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Town of 4,000 finds out it will receive 3,000 migrants, “If you don’t like hosting refugees in your town, you can leave the country”

By Pamela Geller


A town with a population of 4,000 finds out it will soon receive 3,000 migrants…. and the Mayor didn’t have any advance warning.

In another town, the regional Governor basically told everyone, “if you don’t like it (having 400 refugees dropped in your town) — you can leave! We have, as Germans, freedom, and you are free to leave if do not agree.”

It’s post-war divvying up of the spoils without the war. Just the surrender.



Translation: thanks to Faustina:

3,000 for the Refugee Coordinator is NO PROBLEM

[Refugee Coordinator] “I unfortunately cannot pay any attention to the ratio of refugees to inhabitants of the town.”

The mayor feels he is being ignored.

[Mayor] “It is definitely rather venturesome of the administrators to simply make decisions for our location. It is not good policy.”

To begin with…Langenlohnsheim is a village in Rheinland-Pfalz with 4,000 inhabitants. The problem…3,000 refugees will be arriving in only a few days and will be housed in this empty building.n The story…the interaction between the placement officials and the local citizens who shall ultimately be responsible for welcoming the refugees. The citizens of the town only learned by accident that this building should expect to house so many refugees! And the first person to fall from the clouds this morning is the mayor, himself. I go to meet Mayor Michael Czupalla and talk to him about the 3,000 refugees that are to arrive in mere days. The news nearly blew him over, he explains. And also…that he was even able to catch wind of the operation.

[Mayor] “The middle of last week the rumors came to me…it was said that [the decision to use] Langenlohnsheim was concrete. Then Mr. Placzek called me on Saturday to let me know that a large number would arrive…But nonetheless, it wouldn’t have hurt for the officials to speak with us first to determine our situation. And as you can see we are not on the edge of the town, we are directly in the middle! The potential for conflict is already preprogrammed.”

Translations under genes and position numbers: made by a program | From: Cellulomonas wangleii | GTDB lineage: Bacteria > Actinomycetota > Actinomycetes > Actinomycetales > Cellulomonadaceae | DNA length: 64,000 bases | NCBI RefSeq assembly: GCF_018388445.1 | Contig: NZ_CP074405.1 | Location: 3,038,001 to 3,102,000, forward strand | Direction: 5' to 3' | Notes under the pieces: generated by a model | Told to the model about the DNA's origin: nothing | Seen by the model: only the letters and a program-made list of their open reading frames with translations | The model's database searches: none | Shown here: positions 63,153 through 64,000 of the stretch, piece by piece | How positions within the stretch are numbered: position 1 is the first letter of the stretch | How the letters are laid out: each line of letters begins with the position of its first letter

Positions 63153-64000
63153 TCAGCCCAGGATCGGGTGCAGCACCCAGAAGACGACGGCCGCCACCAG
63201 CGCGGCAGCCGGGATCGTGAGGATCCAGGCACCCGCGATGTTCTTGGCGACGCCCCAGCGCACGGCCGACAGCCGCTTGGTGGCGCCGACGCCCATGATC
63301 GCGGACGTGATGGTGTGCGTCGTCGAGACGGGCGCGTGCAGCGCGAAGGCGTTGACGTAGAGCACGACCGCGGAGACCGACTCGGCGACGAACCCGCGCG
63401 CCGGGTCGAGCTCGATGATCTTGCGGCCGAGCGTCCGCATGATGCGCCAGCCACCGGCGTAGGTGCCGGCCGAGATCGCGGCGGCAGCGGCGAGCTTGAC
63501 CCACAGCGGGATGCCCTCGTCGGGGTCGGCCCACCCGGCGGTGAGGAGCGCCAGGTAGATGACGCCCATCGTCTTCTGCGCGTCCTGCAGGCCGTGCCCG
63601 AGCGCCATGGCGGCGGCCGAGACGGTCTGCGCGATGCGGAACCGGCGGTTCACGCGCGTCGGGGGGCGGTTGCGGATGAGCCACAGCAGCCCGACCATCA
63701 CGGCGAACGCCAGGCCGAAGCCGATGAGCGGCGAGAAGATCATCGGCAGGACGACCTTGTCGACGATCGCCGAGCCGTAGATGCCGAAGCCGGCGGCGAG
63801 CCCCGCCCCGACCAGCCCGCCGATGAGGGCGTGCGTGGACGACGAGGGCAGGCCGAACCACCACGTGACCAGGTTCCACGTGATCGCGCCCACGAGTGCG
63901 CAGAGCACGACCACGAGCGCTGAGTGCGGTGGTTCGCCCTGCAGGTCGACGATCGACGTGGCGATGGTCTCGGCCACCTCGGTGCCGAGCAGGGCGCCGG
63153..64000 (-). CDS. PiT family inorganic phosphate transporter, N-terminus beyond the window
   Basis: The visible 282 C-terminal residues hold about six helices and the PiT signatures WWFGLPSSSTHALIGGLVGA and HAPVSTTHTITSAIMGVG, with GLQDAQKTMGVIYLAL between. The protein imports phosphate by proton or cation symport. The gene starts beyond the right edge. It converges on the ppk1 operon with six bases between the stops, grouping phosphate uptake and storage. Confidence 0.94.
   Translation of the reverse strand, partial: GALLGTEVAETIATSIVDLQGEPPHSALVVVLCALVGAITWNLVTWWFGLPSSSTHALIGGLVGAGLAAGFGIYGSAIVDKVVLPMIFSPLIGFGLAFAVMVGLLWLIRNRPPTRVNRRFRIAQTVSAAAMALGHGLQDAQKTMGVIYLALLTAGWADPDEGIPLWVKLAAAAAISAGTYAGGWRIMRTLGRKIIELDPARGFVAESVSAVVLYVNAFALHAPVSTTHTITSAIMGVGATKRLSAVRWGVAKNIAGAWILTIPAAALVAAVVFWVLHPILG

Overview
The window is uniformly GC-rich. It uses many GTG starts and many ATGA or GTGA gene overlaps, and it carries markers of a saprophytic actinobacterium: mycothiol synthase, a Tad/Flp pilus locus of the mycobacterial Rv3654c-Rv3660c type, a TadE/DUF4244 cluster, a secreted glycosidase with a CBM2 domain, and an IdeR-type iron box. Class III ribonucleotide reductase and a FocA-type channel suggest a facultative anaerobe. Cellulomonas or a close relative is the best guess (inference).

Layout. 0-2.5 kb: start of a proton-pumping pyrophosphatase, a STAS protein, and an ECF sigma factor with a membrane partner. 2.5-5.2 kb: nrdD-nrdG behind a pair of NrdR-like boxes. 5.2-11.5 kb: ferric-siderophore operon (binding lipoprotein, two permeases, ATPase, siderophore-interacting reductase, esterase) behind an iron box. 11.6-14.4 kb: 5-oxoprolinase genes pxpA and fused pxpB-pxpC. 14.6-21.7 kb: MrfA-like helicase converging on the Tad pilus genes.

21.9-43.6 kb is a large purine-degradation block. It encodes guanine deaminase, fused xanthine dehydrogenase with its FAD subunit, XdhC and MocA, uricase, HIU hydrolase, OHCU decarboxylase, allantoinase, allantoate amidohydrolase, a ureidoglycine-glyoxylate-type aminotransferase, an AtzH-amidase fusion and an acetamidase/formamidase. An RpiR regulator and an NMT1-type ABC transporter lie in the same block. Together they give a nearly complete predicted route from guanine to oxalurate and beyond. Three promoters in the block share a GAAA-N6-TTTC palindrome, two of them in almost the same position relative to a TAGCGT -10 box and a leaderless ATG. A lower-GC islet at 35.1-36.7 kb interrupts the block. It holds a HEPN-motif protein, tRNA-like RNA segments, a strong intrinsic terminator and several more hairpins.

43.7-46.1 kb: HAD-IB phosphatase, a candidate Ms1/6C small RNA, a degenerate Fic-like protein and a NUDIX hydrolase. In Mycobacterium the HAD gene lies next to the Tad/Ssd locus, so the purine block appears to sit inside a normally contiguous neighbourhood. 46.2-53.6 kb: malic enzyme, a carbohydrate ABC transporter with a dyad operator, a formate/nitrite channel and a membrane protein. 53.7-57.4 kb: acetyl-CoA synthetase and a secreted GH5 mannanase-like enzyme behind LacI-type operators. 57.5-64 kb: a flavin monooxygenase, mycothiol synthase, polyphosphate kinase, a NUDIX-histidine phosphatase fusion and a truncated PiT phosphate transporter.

The Refugee Coordinator for Rheinland Pfalz is here…Detlef Placzek. Sudden and spontaneous citizens’ protests appear on the other side of the street. Despite their extreme upset, they appear to be of good will…

[Man in the car] No! 3,000 is too many. Maybe 1,000.

What would be okay here?

[Man on the street] 200-300. I think 10% would be a fair solution…but more than that is a ghetto and we don’t want a ghetto!

[Man with a bike] I haven’t ever had any bad experiences [with refugees]

So you are positive on the issue.

[Mann with a bike] Yes, I am positive….but not for 2,500 or 3,000 or even more than that.

Just this Saturday, the Refugee Coordinator communicated with the Mayor that he would be coming to see the area himself and determine if 3,000 refugees would be too many.

Which criteria do you use to make the determination?

[Placzek] “If this bordering neighborhood is unified to accept the sheltering of refugees and just how many… But you must give me the chance to look at the place. I haven’t been able to see for myself.”

Happily! We will simply tag along…And then the observation begins.

[Placzek] “Ok that is the building Delphi…then comes the living area…”

Mr. Placzek will check out the area for the living quarters. It is directly next to a neighborhood. You are now deciding on the exact number of refugees…so 900 plus 1,500…what are you deciding on now?

[Placzek] Yes, I am determining the overall size…

And are you going to look inside the buildings to see where the refugees will sleep?

[Placzek] ‘No, I already know enough information to that end…When it comes to possibilities for housing refugees, if I may be so bold, that is A PIECE OF CAKE for us. The entire infrastructure is already available, and we have water, functioning fire alarms, large open areas…so according to these points, everything can be checked off!

And so you have already spoken with someone here and tested the conditions.

[Placzek] Naturally, otherwise I wouldn’t be here. There is no discussion to it.

No one here has spoken with him, or?

[Placzek] I personally? (walks off)

[Mayor] On Saturday morning…yes

That’s a bit late, isn’t it?

[Mayor] Yes, good. That is so. I would have liked



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